Marylanders were ready for blizzard that passed by

Storm skirts state where flurries were mostly preparations

March 06, 2001|By Johnathon E. Briggs | Johnathon E. Briggs,SUN STAFF

After bracing for the late winter snowstorm that pounded sections of the Northeast, some Marylanders appeared let down by yesterday's light snowfall.

"You wake up, and there's nothing there!" said Karen Knight, executive assistant at the Howard County Tourism Council.

"It was built up to such a hype, no one was prepared to come to work. ... I wasn't."

Despite the hype by various news media, the National Weather Service said Maryland was not expected to get walloped by the storm that formed Sunday night off the Delmarva Peninsula and lumbered its way north and east.

"The storm intensified off the coast as forecasted the last few days, but it's obvious a lot of dry air worked its way to the west side of the storm and the precipitation shield was not as wide as anticipated," said Phil Poole, National Weather Service senior lead forecaster.

Throughout much of the region, Marylanders were treated to a relatively light snowfall that - with temperatures in the 30s - melted as it hit the pavement.

What snow there was fell mostly in the western part of the state - nearly eight inches was reported in Allegany County and two inches in Frederick County early yesterday.

With the storm out over the Atlantic Ocean, the region can expect wind gusts of up to 40 mph and highs in the 40s today, said Howard Silverman, a meteorologist with the National Weather Service in Sterling, Va.

The forecast called for a 40 percent chance of some snow, possibly snow showers, in the region today.

Yesterday's snowfall might have been light, but it still caused some headaches.

The morning flurries and wet roads contributed to minor accidents, slowed traffic on the Baltimore Beltway and caused flight cancellations at Baltimore-Washington International Airport.

Crashes on icy bridge

In Howard County, several morning commuters on Interstate 70 crashed because of an icy bridge that carries the highway east over Route 97, said State Police Cpl. Damon Vinson.

The trouble started about 6:25 a.m., Vinson said, when a Suzuki Sidekick cresting a hill skidded on the bridge and turned over. The driver was not seriously injured.

State police closed two of the three lanes of the interstate, but soon afterward three more vehicles were involved in a chain reaction rear-end collision because they could not stop on the icy bridge.

Again, there were no injuries, police said. State Highway Administration trucks salted the area and lanes were reopened by 8 a.m.

"It was just a fluke," Vinson said, that the bridge suddenly froze. "It was hard to even walk" on the span, he said.

Flights canceled

At BWI, the storm that bombarded the Northeast led US Airways to cancel seven flights to and from Manchester, N.H. American Airlines canceled all daytime flights to and from New York's John F. Kennedy International Airport, and Continental canceled all flights to Newark Airport in New Jersey. Southwest canceled one flight to Hartford, Conn.

John White, BWI spokesman, said travelers should call the airlines or check the BWI Web site - www.bwiairport.com - before coming to the airport today.

But for most of the region, the storm-that-wasn't was a bust.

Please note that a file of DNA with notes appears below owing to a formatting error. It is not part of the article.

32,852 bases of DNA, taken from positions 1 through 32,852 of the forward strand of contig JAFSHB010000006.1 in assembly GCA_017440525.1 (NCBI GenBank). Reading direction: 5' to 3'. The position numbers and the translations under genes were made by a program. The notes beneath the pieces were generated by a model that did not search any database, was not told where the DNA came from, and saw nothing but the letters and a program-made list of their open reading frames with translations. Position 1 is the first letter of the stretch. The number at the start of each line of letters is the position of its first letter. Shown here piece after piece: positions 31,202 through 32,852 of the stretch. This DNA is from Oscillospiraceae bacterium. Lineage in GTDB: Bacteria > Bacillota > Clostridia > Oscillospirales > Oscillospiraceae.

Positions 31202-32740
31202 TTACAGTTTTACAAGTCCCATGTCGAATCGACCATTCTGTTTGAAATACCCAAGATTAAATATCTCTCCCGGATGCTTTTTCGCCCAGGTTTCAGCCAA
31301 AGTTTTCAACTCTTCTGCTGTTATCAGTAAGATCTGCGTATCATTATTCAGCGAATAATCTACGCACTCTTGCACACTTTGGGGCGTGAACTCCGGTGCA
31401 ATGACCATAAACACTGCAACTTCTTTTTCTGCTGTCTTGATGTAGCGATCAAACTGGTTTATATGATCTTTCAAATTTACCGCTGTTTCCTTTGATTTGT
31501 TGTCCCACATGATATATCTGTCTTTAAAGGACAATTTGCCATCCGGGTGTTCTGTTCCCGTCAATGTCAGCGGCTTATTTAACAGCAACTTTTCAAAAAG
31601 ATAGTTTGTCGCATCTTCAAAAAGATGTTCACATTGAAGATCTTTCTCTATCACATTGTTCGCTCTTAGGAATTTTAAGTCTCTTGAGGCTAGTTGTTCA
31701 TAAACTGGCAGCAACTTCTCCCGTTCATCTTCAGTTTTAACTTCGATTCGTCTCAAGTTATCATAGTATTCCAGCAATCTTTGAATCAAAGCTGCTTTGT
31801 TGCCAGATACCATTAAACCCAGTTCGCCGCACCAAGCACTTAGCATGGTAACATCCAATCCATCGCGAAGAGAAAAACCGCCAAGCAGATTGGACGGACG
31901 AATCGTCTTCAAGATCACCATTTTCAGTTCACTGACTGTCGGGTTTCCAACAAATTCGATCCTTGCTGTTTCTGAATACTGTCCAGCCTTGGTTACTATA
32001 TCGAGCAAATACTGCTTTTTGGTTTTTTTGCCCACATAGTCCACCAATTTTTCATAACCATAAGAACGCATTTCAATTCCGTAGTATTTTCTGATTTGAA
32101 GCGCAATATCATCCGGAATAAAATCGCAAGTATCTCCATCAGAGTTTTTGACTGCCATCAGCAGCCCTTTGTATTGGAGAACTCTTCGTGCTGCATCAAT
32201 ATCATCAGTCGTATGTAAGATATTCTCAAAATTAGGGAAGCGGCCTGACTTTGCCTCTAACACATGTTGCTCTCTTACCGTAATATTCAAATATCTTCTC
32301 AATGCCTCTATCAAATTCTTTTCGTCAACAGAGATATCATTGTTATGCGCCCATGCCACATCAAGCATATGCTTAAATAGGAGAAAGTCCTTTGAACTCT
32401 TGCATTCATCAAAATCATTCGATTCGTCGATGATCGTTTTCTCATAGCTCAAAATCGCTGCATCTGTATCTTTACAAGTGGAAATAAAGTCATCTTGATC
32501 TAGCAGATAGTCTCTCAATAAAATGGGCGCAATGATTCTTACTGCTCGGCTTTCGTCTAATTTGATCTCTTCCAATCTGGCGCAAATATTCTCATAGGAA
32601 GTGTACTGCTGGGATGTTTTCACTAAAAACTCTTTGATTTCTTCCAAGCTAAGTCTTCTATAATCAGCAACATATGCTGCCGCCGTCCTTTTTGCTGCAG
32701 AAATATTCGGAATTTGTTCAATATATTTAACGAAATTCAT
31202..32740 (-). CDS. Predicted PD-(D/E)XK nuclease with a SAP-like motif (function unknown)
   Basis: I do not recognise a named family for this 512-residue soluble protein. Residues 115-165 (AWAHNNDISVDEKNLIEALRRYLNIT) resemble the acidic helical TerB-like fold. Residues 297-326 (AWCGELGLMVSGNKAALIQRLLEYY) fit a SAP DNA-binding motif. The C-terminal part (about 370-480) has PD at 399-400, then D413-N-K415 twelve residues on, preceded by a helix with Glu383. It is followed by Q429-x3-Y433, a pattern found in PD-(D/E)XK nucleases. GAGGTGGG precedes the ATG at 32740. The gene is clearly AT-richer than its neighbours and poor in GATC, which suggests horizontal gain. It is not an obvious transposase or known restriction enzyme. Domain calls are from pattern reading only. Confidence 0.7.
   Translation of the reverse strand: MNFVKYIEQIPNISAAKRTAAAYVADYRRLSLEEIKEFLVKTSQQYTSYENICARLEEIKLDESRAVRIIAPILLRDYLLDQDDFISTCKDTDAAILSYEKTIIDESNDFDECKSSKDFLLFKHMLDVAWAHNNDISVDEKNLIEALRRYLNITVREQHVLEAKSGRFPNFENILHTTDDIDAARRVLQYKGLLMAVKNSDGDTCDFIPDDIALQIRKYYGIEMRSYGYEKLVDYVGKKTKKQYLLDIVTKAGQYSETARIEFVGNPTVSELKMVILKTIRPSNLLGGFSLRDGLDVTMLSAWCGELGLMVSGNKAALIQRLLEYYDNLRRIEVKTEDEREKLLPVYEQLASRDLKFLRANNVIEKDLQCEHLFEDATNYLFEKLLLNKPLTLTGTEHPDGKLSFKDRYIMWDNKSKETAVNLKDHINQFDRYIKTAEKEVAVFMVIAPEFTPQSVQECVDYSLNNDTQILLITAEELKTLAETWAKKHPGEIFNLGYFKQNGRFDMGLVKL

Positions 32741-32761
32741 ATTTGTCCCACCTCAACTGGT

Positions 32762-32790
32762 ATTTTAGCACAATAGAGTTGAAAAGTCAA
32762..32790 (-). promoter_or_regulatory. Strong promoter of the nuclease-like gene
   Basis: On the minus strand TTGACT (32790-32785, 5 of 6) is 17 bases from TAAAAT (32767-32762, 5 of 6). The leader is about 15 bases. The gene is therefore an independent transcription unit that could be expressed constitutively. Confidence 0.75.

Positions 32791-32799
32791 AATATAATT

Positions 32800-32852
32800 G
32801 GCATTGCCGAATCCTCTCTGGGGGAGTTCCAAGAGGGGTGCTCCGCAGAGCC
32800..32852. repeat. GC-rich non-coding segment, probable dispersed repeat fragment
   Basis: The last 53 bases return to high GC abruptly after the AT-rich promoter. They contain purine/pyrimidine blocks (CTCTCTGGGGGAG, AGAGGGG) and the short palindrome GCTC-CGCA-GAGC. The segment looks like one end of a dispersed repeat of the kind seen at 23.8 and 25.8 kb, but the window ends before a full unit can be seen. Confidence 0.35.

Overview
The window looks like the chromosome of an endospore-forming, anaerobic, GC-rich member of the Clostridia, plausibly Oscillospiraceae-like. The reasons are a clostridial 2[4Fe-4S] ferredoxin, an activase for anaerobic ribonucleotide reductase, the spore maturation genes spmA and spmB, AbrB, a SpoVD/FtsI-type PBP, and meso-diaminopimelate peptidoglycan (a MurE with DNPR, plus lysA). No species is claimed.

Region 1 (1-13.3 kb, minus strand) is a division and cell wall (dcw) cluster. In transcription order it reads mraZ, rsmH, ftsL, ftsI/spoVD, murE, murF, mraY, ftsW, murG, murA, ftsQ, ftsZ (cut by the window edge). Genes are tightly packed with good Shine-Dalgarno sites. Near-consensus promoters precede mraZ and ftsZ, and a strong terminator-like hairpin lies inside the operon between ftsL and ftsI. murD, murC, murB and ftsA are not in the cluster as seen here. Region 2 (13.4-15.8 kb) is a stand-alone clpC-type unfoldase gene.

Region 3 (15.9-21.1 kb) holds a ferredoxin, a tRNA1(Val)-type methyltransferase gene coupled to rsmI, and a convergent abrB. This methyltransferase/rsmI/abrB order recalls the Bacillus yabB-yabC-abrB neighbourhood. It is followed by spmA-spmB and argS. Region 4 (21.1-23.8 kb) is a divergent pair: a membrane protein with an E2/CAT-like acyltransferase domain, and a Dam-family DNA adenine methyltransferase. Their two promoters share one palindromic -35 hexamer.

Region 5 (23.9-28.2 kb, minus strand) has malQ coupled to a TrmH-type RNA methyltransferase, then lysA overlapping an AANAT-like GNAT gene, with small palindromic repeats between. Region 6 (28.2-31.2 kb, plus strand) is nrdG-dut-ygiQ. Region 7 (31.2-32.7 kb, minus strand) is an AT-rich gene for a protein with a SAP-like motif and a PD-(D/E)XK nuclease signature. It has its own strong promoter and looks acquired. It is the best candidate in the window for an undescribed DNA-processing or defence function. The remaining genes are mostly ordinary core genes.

Hospitals and police reported few storm-related problems. Metropolitan area schools were open except for Baltimore City (closed for professional development for teachers), the Hereford area in northern Baltimore County and Harford County.

"This storm is a non-event. We didn't even come in early," said Andrew Daneker, chief of Howard County's highways bureau.

By 3 p.m., the road crews expected to go home on time.

"If we're needed [overnight], we'll be back," Daneker said.

The Westminster state police barracks in Carroll County brought in five extra troopers per shift and five four-wheel-drive vehicles to cope with the expected treacherous conditions.

"We were ready," said Lt. Terry L. Katz, barracks commander.

But with about an inch of snow on the ground and the roads mostly free of ice, the barracks reported only two weather-related accidents by 2 p.m. yesterday.

Other diversions

Yesterday, as the sun at times peeked through the clouds, people who thought they would be sledding or snowed in for the day instead took to places like the TownMall of Westminster to pass the time.

Joy Fitz, Laura Wixted and Sara Hollands, all sixth-graders at Shiloh Middle School in Hampstead, got a lift to the mall for a movie, video games and shopping.

"My mom, she was shopping for everything [over the weekend]," Fitz said. "Now the grass isn't even covered."

Unexpected duties

Rich Evans' snow day turned into a baby-sitting assignment. The 25-year-old Westminster electrician wound up entertaining his 7-year-old nephew, a Taneytown first-grader, at Record Town Games in the mall.

Evans said he decided to take off work when snow started falling early in the morning.

"I was planning to take off anyway because I figured there was going to be at least a foot of snow," he said.

On a day when he expected to be shoveling snow, maintenance worker Juan Cruz, 29, of Silver Spring was using a blower to clear soggy oak leaves from the Wilde Lake village center in Columbia.

The morning's snow had already melted and the blizzard forecast was looking a lot like a false alarm.

"Maybe tomorrow," Cruz said in Spanish.

Sun staff writers Jamie Smith Hopkins, Laura Cadiz, Larry Carson, Jamie Manfuso and Laura Vozzella contributed to this article.

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